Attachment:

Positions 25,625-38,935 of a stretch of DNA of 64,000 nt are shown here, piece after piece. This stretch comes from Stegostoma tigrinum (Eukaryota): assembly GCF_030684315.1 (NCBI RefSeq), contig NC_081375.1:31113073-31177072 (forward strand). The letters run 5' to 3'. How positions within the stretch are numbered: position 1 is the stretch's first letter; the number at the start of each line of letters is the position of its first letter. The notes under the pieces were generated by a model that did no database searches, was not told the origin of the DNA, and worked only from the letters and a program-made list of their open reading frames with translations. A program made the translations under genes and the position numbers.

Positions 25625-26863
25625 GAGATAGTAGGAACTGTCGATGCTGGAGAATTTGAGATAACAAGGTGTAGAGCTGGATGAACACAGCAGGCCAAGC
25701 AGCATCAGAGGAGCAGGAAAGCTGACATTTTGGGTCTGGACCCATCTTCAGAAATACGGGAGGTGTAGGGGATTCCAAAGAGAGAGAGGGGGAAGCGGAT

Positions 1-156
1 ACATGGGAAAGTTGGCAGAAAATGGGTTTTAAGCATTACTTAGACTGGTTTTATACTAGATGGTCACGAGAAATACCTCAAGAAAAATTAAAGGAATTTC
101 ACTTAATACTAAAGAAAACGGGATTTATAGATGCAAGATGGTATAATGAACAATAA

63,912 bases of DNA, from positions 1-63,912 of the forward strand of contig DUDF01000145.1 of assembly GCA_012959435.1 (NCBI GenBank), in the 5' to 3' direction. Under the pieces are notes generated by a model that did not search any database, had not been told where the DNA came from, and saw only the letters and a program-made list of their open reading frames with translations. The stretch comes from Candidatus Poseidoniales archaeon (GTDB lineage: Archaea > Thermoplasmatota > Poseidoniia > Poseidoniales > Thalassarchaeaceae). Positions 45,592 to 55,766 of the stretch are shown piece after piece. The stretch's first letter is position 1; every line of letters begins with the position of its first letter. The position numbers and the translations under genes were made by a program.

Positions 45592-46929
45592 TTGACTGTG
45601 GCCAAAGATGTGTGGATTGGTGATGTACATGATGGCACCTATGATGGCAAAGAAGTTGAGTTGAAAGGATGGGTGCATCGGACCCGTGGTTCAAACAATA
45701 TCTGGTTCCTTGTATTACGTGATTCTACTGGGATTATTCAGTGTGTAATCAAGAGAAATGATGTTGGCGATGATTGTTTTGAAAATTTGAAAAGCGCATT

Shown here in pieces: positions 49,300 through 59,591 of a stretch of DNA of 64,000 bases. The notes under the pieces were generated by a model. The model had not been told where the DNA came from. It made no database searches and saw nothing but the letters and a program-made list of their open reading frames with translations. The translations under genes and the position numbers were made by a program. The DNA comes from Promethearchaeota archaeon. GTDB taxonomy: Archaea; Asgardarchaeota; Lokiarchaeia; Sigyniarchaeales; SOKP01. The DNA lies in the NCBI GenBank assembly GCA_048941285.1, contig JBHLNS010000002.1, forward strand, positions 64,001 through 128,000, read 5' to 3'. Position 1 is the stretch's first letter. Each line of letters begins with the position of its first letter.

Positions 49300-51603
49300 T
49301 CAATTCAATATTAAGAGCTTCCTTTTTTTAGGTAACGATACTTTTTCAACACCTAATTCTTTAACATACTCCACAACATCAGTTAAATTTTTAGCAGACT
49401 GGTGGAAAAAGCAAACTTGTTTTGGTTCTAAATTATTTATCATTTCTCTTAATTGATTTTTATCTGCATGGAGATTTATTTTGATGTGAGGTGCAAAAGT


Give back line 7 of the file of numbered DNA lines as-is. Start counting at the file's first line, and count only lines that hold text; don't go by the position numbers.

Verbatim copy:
101 ACTTAATACTAAAGAAAACGGGATTTATAGATGCAAGATGGTATAATGAACAATAA